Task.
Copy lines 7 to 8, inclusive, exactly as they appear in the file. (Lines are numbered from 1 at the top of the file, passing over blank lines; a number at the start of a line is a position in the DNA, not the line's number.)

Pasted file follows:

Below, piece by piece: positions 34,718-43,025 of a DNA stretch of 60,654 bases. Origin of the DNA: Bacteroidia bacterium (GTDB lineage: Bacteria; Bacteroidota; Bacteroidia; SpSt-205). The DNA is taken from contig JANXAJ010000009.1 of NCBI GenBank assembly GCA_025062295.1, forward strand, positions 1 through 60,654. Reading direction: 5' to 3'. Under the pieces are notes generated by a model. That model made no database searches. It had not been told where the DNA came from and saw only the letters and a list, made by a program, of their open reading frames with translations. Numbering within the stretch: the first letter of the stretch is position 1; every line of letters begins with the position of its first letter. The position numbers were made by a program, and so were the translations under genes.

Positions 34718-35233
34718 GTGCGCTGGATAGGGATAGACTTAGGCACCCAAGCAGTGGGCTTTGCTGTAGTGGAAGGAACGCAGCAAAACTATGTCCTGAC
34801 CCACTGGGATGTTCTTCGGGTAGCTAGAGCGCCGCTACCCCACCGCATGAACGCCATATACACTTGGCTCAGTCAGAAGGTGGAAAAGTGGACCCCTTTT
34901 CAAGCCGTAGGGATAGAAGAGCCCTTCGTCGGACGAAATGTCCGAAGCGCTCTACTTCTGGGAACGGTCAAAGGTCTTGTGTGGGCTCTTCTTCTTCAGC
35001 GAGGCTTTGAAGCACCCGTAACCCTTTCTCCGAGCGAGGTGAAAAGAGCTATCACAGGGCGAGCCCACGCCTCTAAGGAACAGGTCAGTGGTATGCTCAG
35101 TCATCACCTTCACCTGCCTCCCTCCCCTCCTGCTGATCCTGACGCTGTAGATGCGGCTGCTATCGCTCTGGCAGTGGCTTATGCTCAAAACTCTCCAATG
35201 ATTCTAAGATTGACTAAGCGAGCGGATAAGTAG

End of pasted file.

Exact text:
35101 TCATCACCTTCACCTGCCTCCCTCCCCTCCTGCTGATCCTGACGCTGTAGATGCGGCTGCTATCGCTCTGGCAGTGGCTTATGCTCAAAACTCTCCAATG
35201 ATTCTAAGATTGACTAAGCGAGCGGATAAGTAG